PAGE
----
Symbiotic Photosynthetic Oxygenation within 3D-Bioprinted Vascularized Tissues

Sushila Maharjan, Jacqueline Alva, Cassandra Cámara, Andrés G. Rubio, David Hernández, Clément Delavaux, Erandy Correa, Mariana D. Romo, Diana Bonilla, Mille Luis Santiago, Wanlu Li, Feng Cheng, Guoliang Ying, Yu Shrike Zhang*

*Corresponding author for this work

Research output: Contribution to journalArticlepeer-review

50 Scopus citations


In this study, we present the photosynthetic oxygen (O2) supply to mammalian cells within a volumetric extracellular matrix-like construct, whereby a three-dimensional (3D)-bioprinted fugitive pattern encapsulating unicellular green algae, Chlamydomonas reinhardtii, served as a natural photosynthetic O2 generator. The presence of bioprinted C. reinhardtii enhanced the viability and functionality of mammalian cells while reducing the hypoxic conditions within the tissues. We were able to subsequently endothelialize the hollow perfusable microchannels formed after enzymatic removal of the bioprinted C. reinhardtii-laden patterns from the matrices following the initial oxygenation period to obtain biologically relevant vascularized mammalian tissue constructs. The feasibility of co-culture of C. reinhardtii with human cells, the printability and the enzymatic degradability of the fugitive bioink, and the exploration of C. reinhardtii as a natural, eco-friendly, cost-effective, and sustainable source of O2 would likely promote the development of engineered tissues, tissue models, and food for various applications.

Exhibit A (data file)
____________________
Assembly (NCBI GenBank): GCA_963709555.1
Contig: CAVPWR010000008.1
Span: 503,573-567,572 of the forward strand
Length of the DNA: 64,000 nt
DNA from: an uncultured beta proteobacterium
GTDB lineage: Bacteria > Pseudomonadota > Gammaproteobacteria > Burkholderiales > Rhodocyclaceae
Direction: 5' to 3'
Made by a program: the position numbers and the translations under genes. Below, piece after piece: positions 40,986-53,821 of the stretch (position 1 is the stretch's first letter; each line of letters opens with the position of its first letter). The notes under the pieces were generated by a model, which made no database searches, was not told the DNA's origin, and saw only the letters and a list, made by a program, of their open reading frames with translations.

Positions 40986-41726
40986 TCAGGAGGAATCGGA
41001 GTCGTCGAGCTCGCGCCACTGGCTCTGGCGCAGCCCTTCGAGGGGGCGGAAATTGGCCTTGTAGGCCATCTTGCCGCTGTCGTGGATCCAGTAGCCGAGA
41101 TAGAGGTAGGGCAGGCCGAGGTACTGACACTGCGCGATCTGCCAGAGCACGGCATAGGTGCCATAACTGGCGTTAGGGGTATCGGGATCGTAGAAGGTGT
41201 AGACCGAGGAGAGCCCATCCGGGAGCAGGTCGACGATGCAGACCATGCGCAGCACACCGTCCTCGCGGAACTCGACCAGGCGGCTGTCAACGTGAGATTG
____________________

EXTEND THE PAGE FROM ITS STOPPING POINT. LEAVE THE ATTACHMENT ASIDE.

Original languageEnglish (US)
Pages (from-to)217-240
Number of pages24
Issue number1
StatePublished - Jan 6 2021

Bibliographical note

Funding Information:
This work was supported by funding from the National Institutes of Health ( K99CA201603 , R00CA201603 , R21EB025270 , R21EB026175 , R01EB028143 , R01GM134036 ), National Science Foundation ( 1936105 ), the National Science Foundation (1936105), and the Brigham Research Institute .

Publisher Copyright:
© 2020 Elsevier Inc.


  • algae
  • biofabrication
  • bioink
  • bioprinting
  • Chlamydomonas reinhardtii
  • MAP6: Development
  • oxygenation
  • photosynthesis
  • regenerative medicine
  • tissue engineering
  • vascularization

ASJC Scopus subject areas

  • Materials Science(all)


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